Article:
IP News July 2019

Top 3 Stories

A copyright small claims court for the USA? As CASE Act moves forward, creative guilds cheer but public interest groups warn law is ripe for abuse

ECJ rules in Metall auf Metall case that unauthorized use of a music sample—even a two second, unoriginal one—is infringement unless the sample is unrecognizable

Disney’s new remake marks 25 years of the Lion King—and 25 years of IP fights over its origins, as Japanese manga fans point to parallels with “Kimba the White King”


Economic studies suggest income for Canadian authors and musicians has dropped significantly in the last decade, prompting mutterings about an EU-style link tax

The emerging AI industry complains the Copyright Act lacks clarity on whether firms will face infringement if they use batches of photos for training algorithms

CIPP founder Prof Gold explains the appeal of doing cutting-edge masters and doctoral work in IP at McGill Law

United States

Trip Advisor and Netflix are threatening trademark actions against the organizer of a “Straight Pride Parade” in Boston

In the latest twist in the smartphone wars, Apple has acquired Intel’s modem business along with a trove of patents

Famous attractions in Yosemite National Park will revert to their long-held names; an IP dispute between concessionaires had forced the park to rebrand them

A judge found Andy Warhol’s use of 1981 photographs of Prince was fair use, in part because the work “transformed Prince from a vulnerable, uncomfortable person to an iconic, larger-than-life figure,’”

Republicans are renewing a push to block Huawei from buying, selling or licensing U.S. patents; the move is to stop “patent troll tactics and weaponizing the U.S. legal system”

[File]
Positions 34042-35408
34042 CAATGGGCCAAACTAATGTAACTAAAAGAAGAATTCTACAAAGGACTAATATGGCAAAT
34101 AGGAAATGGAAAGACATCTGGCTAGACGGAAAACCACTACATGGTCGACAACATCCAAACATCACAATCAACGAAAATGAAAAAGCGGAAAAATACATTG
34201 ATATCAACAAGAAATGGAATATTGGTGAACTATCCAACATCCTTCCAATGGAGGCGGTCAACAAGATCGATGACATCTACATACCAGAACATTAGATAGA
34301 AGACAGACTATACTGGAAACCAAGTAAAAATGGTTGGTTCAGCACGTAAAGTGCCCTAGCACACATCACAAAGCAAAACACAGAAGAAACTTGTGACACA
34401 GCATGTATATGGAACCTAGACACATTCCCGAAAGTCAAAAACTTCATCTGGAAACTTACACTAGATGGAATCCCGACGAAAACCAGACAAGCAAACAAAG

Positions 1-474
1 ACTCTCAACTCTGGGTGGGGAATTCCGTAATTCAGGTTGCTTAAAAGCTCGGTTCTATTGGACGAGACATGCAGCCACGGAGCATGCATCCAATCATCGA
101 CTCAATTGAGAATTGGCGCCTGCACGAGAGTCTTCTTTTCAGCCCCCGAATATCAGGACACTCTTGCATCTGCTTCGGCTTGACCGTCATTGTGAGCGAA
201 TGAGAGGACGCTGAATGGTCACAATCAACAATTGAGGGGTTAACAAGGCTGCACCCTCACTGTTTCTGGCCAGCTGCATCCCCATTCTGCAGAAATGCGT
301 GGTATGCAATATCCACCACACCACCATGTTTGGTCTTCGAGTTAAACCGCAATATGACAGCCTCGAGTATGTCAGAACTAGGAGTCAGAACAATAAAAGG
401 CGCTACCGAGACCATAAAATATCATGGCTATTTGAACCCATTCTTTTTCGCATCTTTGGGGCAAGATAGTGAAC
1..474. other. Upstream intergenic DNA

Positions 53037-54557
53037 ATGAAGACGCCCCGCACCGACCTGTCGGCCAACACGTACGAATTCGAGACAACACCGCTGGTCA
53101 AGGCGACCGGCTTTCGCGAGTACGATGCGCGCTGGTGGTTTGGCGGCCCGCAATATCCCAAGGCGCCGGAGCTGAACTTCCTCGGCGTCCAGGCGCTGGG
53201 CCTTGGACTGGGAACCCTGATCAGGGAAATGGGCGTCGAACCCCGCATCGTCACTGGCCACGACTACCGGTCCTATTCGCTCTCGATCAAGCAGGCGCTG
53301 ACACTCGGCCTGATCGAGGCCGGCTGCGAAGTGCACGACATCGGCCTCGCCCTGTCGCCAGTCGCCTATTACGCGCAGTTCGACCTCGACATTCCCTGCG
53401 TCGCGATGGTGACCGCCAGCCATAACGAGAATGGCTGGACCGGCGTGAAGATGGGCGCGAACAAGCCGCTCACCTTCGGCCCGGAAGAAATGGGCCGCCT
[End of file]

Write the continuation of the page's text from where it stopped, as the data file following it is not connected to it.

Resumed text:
Pfizer is spinning off its off-patent business with generic firm Mylan; the companies hope this will help them confront price pressure from India and the insurance lobby

A jury found Katy Perry’s “Dark Horse” infringed on a Christian rap song; Perry’s lawyer warned the plaintiff was “trying to own basic building blocks of music”


WIPO is warning of a spike in scammers who buy phony versions of UK law firms’ names—like Liinklaters for Linklaters—and send fake bills to clients

The ECJ found a newspaper’s publication of military deployments known as “the Afghan papers” may violate the copyright of the German government; free press advocates are concerned

In the never-ending Lego litigation, a U.S. court found a UK firm’s use of similar toy blocks was copyright infringement; now the sides will wrangle over an estoppel argument

France has become the first country to implement the EU’s new directive for a “neighbouring right,” which will let publishers demand royalties from tech companies for links to their content 

The Liverpool football club tried to trademark “Allez allez allez,” notwithstanding its fans had lifted the chant from a Portugese club


WIPO’s Global Innovation Report, which draws on various IP metrics, named Switzerland as number one, followed by Sweden and the U.S.; China boasted it has moved up three places to number 14

Tesla CEO Elon Musk and the brother of Colombian cartel kingpgin Pablo Escobar are in an IP dispute over a brand of flamethrower. Really. 

This content has been updated on August 19, 2019 at 17:19.